If the title alone doesn’t make your ears perk, this might not be the book for you. If the author Elizabeth Bear’s description of it as a “peri-apocalyptic noir Norse steampunk technofantasy” doesn’t, well . . . there’s not much I can do for you. I am a shameless fangirl for All the Windwracked Stars, and therefore I shall now babble joyfully a few reasons why (there are many more reasons, but, as I said, fangirl. I can squee all day about the excellence that is Mingan, Suneater and destroyer of worlds).
But first, a note on the cover: if I hadn’t already been craving this book for months before its release, the cover alone would have made me pick it up. It shows a two-headed, winged, antlered, horned steed. He’s named Kasimir. My zoologist’s heart goes pit-a-pat every time I think of him.
But onward, to the novel itself. I tend to prefer Bear’s short work, such as “Orm the Beautiful” and “This Tragic Glass”, since in her novels I’ve often had trouble with tangled plotlines and difficult-to-care-about characters. In All the Windwracked Stars, however, Bear continues to show her skill at creating deep, imaginative worlds while also following sympathetic characters (even the character most easily classified as an antagonist is a hero at certain angles, and vice versa) in a plot both complex and comprehensible.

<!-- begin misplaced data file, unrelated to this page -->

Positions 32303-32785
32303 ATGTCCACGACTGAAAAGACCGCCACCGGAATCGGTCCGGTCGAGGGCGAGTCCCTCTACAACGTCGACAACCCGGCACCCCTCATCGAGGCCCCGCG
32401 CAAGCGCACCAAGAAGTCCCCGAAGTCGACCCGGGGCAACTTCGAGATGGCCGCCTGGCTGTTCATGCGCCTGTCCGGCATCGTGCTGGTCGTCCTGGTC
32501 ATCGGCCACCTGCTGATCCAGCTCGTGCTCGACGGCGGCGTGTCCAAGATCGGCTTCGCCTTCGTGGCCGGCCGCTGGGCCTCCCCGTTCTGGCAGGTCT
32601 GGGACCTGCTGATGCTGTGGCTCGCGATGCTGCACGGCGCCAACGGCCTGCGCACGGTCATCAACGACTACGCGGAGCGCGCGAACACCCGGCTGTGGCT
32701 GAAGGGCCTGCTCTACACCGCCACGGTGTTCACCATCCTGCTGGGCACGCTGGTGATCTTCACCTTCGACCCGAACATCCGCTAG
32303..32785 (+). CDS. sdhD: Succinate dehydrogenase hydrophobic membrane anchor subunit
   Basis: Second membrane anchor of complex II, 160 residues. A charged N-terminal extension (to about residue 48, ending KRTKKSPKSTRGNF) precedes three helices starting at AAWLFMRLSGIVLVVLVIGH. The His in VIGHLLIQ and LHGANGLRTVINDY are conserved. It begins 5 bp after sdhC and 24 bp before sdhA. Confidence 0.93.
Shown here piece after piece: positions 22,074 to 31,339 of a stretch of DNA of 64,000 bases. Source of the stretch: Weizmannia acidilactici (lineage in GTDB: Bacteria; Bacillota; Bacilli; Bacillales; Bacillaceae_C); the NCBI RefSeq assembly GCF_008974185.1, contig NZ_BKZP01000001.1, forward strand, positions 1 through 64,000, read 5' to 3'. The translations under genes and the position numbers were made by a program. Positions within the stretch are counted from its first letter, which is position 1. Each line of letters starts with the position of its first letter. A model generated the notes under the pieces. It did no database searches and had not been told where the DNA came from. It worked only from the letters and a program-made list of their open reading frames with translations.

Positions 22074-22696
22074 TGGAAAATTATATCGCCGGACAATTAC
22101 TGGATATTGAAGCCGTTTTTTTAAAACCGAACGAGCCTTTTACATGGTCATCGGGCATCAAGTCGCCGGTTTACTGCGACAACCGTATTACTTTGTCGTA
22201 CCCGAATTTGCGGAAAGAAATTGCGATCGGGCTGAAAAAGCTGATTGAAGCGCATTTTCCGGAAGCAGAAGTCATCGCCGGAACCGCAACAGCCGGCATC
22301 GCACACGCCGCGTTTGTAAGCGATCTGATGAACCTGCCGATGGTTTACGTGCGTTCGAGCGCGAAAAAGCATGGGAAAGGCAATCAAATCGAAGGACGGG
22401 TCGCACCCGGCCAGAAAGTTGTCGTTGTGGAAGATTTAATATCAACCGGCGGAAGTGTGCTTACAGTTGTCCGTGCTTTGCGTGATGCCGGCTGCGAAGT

The story opens at the end of the world—yes, the end of the world, and the side of Light has lost. Familiarity with Norse mythology isn’t required, though it resonates throughout the setting and story (the bulk of which takes place two thousand years later, as the world is finally finishing dying). Bear as ever packs her work with Cool Stuff—one of my favorite passages in the entire novel is this:
“ . . . human society had flourished very well—had blossomed—without them.
“Blossomed. And then fallen like the rose to the canker—rotten, slimed, and dead. They did it themselves, the Desolation, created it with their bioweapons and their radiation bombs, with their shoggoth main battle groups and their killer robots and their orbital microwave projectors, their mass projectors and combat sorcerers and laser-guided death curses.”
All the Windwracked Stars is so dense and twisty even trying to describe the main characters risks giving spoilers. To start with, though, we follow Muire: the last valkyrie, who in cowardice fled the battlefield millennia ago and thus survived, alone and shamed. She guards the last living city, as the world winds down to death. Now Mingan the Grey Wolf, old enemy and devourer, has returned to hunt the streets, and all the remaining powers of the world are drawn into the battle to survive.
Needless to say, I’m already craving the forthcoming second book.
If this book were an animal, what would it be?
A valraven, of course—the two-headed, winged, antlered etc. steeds of the fallen host of Light. Magnificent, sorrowful, glorious in grim determination and the overpowering will to live.